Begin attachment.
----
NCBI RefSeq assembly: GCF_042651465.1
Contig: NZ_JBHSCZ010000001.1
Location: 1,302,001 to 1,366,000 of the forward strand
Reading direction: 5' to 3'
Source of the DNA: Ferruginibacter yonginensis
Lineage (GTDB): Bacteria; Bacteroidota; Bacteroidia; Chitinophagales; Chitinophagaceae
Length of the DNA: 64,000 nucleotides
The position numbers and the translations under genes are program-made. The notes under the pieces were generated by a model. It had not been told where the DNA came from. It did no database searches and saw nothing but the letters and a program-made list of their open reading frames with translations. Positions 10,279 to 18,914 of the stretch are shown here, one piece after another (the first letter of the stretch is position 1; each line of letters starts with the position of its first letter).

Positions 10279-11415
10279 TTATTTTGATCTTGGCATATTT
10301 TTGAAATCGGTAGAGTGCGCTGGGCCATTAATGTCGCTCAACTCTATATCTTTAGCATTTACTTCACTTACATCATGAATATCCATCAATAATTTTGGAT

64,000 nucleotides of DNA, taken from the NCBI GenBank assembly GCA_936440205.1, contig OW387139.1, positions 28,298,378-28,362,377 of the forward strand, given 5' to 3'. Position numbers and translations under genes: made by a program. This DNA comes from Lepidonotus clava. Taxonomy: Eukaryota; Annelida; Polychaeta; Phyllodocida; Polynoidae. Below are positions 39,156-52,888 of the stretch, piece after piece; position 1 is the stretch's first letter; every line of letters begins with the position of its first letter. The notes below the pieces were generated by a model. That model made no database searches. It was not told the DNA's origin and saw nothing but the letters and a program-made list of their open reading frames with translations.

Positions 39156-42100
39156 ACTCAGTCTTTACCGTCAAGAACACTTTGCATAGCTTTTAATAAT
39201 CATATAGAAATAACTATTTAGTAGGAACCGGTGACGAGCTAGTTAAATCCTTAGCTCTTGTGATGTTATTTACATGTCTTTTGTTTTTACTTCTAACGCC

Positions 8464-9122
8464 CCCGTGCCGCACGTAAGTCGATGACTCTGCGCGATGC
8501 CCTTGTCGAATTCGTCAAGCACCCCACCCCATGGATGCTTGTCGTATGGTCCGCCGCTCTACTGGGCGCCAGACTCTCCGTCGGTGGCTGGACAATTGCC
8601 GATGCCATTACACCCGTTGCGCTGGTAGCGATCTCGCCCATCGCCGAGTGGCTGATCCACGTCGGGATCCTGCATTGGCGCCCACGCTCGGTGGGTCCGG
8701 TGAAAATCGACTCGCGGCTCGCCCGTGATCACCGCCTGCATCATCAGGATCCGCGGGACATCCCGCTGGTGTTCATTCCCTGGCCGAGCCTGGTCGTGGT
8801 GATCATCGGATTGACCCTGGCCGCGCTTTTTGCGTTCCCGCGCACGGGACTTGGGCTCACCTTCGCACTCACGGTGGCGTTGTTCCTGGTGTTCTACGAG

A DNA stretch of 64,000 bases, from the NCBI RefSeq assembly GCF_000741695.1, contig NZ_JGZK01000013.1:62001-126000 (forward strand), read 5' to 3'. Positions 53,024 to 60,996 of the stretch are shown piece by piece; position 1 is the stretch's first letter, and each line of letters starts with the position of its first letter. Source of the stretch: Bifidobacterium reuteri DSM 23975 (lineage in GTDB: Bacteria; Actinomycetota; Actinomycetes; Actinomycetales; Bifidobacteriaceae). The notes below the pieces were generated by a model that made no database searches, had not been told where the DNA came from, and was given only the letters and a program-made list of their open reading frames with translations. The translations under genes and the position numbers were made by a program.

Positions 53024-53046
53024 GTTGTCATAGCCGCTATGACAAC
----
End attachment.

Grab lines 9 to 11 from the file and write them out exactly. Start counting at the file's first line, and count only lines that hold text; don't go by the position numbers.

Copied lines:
Positions 10279-11415
10279 TTATTTTGATCTTGGCATATTT
10301 TTGAAATCGGTAGAGTGCGCTGGGCCATTAATGTCGCTCAACTCTATATCTTTAGCATTTACTTCACTTACATCATGAATATCCATCAATAATTTTGGAT